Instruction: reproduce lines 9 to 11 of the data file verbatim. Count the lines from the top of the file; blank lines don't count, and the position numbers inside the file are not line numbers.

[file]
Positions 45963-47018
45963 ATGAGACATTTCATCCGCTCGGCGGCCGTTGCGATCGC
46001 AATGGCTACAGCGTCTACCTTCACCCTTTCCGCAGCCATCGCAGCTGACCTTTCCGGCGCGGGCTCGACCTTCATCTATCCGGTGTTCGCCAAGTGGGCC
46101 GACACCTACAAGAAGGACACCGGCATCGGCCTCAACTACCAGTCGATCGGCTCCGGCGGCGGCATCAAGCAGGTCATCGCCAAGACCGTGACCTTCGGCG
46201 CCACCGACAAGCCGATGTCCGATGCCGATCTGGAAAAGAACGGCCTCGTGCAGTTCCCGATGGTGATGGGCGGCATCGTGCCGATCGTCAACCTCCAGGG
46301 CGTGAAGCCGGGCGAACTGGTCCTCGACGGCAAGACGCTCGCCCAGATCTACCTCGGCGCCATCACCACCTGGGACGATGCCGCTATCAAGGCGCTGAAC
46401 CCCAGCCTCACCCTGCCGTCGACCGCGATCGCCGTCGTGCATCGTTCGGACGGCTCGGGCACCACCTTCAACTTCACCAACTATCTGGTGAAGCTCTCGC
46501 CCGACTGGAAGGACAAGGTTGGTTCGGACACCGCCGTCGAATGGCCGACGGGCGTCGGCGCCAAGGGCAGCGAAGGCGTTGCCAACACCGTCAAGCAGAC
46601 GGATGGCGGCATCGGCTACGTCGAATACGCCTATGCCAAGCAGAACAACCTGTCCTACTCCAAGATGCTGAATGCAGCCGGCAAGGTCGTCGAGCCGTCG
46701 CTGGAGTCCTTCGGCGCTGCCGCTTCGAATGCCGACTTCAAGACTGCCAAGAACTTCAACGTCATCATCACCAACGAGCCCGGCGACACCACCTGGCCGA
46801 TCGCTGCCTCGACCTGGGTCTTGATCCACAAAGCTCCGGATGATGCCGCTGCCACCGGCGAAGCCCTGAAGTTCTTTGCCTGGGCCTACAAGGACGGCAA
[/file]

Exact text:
46601 GGATGGCGGCATCGGCTACGTCGAATACGCCTATGCCAAGCAGAACAACCTGTCCTACTCCAAGATGCTGAATGCAGCCGGCAAGGTCGTCGAGCCGTCG
46701 CTGGAGTCCTTCGGCGCTGCCGCTTCGAATGCCGACTTCAAGACTGCCAAGAACTTCAACGTCATCATCACCAACGAGCCCGGCGACACCACCTGGCCGA
46801 TCGCTGCCTCGACCTGGGTCTTGATCCACAAAGCTCCGGATGATGCCGCTGCCACCGGCGAAGCCCTGAAGTTCTTTGCCTGGGCCTACAAGGACGGCAA